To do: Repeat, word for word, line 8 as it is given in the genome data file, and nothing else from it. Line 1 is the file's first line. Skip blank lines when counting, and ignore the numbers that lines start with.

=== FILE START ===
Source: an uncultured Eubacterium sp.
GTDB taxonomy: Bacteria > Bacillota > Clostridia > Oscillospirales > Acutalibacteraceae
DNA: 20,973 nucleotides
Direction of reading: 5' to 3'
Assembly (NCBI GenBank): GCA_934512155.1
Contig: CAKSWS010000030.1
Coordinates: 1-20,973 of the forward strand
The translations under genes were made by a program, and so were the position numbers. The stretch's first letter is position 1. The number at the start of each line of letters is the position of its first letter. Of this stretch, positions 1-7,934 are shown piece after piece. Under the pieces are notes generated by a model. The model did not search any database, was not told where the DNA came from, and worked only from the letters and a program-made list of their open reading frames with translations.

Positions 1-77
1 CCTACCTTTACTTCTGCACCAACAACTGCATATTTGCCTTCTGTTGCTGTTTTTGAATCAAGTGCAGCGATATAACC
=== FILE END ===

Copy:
The translations under genes were made by a program, and so were the position numbers. The stretch's first letter is position 1. The number at the start of each line of letters is the position of its first letter. Of this stretch, positions 1-7,934 are shown piece after piece. Under the pieces are notes generated by a model. The model did not search any database, was not told where the DNA came from, and worked only from the letters and a program-made list of their open reading frames with translations.